In network culture information is less the product of discrete processing units than of the outcome of the networked relations between them, of links between people, between machines, and between machines and people. A node's relationship to other nodes and/or networks is more important than its own uniqueness - states Varnelis .
Social Networks allow nowadays activity streams to be displayed on third party sites. Therefore this streams became public and can be observed and manipulated inside other sites that can also make public their activity stream.
According to Gelernter Streams are real time, rapidly changing, flowing, dynamic rivers of information. Nearly all flowing, changing information on the Internet is starting to flow through streams. You are able to gather and blend together all the streams that interest you. Streams of world news or news about your friends, streams that describe prices or new findings in any field— they can be blended into one stream. Then your own personal lifestream can be added. The result is your own particular mainstream: a flow of information of all you care about.
- In a networked mass culture bland uniformity and immediacy dominate over uniqueness and complexity, given that streams emerge from that mass culture, it is not easy to rescue non mainstream and particular interest from such an amazing amount of information.
- Most of us digest a piece of information as soon as we consume it. We read a blog post or an article, and we must let the information pass through our intellectual digestion system completely until it is processed into knowledge. This process is slow and limits the amount of information we can turn into knowledge during a period of time. So, for most of us is not possible to keep up to date with with our streams. We tend to consume more than we can process.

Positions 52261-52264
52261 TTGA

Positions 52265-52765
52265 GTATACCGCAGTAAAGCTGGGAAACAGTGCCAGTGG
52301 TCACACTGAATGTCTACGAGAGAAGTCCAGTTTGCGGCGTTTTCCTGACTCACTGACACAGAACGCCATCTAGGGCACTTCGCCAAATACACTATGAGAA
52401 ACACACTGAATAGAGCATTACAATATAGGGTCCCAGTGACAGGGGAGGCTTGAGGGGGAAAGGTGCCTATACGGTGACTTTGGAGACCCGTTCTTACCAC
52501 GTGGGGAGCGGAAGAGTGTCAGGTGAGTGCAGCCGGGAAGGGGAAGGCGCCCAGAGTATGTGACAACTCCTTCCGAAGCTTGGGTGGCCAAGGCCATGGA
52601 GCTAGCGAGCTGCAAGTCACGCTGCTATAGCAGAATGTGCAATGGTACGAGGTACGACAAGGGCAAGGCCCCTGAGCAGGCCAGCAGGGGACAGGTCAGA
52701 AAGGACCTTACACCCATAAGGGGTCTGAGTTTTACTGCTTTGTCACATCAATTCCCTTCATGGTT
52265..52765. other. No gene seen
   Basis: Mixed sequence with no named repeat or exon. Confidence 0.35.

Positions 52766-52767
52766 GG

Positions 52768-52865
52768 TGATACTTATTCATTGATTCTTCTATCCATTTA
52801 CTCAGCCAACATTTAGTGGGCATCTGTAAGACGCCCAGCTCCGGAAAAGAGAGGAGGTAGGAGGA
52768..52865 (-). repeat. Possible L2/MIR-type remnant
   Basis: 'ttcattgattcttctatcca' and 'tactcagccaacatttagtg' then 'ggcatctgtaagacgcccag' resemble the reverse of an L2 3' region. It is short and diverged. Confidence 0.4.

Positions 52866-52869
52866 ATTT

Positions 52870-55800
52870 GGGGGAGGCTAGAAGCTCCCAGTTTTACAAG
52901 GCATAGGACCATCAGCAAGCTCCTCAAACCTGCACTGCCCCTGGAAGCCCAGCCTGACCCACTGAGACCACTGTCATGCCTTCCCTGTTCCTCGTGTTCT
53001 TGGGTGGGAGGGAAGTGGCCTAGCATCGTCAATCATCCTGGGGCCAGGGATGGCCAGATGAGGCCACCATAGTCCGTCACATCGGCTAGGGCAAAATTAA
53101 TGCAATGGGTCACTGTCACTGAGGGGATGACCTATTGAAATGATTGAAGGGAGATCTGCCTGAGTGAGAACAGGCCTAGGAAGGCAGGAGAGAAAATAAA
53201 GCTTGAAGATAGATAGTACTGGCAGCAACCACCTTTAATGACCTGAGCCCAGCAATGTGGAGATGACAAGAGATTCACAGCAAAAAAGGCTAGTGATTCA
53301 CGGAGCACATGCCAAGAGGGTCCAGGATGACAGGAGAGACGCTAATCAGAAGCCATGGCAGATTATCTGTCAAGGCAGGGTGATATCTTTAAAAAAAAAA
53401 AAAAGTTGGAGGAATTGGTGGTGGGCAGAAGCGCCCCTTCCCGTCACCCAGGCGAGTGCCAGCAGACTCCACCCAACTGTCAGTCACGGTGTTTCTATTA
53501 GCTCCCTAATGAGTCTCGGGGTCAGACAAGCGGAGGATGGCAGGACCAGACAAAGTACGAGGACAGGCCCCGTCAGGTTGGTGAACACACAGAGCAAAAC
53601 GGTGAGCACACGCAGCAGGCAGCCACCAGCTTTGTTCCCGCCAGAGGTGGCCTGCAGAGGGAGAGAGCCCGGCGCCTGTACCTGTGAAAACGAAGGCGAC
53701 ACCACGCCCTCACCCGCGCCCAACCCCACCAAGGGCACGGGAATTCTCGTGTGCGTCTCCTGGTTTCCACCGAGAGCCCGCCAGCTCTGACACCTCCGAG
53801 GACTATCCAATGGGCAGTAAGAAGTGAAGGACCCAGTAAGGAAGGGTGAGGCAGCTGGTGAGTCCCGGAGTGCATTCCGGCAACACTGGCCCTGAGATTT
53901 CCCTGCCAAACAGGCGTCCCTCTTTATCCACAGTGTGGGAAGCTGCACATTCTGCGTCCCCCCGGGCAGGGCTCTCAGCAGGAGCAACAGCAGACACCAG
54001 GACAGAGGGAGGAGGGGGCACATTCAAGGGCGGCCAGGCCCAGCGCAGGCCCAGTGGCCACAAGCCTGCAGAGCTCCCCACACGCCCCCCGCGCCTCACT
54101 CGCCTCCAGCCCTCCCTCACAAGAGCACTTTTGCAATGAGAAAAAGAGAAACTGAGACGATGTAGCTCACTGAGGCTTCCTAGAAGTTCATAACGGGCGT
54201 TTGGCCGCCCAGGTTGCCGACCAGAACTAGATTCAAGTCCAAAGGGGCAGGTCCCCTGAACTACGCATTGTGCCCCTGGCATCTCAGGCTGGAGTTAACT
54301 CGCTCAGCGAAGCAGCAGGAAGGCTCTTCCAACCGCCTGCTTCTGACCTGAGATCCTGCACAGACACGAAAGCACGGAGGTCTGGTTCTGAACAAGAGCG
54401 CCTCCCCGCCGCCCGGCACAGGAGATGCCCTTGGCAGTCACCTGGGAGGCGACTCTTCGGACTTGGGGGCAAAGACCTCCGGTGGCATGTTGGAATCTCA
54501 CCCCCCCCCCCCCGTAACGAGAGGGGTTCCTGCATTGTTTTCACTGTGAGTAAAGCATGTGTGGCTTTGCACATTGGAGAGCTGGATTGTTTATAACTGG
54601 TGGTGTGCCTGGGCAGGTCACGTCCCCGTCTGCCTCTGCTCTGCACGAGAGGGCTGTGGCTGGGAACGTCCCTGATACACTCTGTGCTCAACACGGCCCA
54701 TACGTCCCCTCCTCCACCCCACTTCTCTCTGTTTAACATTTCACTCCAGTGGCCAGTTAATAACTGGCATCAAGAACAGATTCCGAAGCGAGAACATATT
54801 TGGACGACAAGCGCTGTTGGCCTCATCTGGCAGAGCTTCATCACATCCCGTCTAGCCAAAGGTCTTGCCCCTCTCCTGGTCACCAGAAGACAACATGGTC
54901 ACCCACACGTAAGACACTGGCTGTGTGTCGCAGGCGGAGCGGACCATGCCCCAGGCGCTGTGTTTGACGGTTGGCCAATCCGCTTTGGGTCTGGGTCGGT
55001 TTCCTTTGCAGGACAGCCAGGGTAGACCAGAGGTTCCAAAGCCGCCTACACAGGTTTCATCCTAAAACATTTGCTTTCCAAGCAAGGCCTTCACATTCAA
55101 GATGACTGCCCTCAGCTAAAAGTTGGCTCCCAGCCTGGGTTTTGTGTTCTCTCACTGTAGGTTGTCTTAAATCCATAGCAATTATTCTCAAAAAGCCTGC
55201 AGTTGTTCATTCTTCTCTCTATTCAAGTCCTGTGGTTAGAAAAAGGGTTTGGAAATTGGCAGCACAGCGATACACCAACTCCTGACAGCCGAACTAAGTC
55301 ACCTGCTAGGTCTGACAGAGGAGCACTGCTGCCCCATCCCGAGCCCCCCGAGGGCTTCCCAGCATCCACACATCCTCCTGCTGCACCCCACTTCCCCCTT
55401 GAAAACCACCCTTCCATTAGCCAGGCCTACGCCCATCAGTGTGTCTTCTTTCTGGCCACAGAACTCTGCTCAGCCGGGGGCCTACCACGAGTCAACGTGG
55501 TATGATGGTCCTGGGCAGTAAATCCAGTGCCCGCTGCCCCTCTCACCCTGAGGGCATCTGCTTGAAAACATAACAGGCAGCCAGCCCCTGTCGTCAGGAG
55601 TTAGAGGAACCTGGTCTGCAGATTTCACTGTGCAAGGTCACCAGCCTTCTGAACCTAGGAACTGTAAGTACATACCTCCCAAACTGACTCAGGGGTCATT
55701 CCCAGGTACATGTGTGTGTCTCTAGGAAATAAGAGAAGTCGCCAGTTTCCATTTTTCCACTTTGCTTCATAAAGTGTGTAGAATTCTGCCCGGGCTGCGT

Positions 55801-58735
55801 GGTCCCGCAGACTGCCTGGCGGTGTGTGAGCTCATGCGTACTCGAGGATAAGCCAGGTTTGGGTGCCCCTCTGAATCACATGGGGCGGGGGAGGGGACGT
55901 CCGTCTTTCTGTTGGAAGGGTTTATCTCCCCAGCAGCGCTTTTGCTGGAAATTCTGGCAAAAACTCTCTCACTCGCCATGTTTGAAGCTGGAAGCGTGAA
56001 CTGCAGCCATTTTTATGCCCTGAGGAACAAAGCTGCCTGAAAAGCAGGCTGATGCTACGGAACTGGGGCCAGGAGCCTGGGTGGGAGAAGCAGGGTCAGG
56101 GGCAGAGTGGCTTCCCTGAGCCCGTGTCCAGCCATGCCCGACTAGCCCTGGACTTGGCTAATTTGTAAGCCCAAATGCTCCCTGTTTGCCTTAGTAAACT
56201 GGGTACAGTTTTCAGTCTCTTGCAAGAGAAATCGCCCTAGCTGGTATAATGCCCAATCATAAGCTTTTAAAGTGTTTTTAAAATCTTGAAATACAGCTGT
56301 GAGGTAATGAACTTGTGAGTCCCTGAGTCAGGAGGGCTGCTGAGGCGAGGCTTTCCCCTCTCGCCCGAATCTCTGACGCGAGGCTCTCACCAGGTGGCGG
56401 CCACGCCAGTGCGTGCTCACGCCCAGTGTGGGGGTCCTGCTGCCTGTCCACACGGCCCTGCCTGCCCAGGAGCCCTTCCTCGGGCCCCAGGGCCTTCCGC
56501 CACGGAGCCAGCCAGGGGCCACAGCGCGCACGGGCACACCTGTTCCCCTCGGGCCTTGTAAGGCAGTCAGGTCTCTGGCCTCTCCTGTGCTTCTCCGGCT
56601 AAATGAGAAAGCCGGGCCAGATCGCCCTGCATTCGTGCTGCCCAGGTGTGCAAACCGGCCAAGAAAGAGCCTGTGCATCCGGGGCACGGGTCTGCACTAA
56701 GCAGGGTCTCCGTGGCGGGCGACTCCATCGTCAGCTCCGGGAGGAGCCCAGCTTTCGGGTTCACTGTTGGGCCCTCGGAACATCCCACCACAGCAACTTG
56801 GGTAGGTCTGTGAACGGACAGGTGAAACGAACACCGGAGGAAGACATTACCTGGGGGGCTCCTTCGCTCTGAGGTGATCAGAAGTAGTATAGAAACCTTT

- Our Attention is limited.
- The information we see in the stream tends to repeat. This wastes our limited time because we need to pre-process the same information more than once.
- Get out of the flow every so often to rest and reassess the situation. Let the flow pass you by and take a break. The stream will continue to flow without you.
- Pick a few streams to monitor at a time. Then portage on over to another stream or two for awhile, taking a break from the others (proposes Jeff Sayre).
- Get rid of redundant information in an automatic way.
- Develop new tools that help us spot the information from the past we were not able to process in time but we still find relevant.
- Create new visualizations to allow us to identify most relevant information to us at the present time. This could be done with the use of a personalized automatic data analyzer.
- Create and use tools to help people filter the information. Filtering in its essence is a process of attenuation - a way to focus attention more efficiently on signal versus noise. Broadly speaking there are many forms of filtering from automated filtering, to social filtering, to personalization, but they all come down to helping someone focus their finite attention more efficiently on the things they care about most (says Nova Spivak).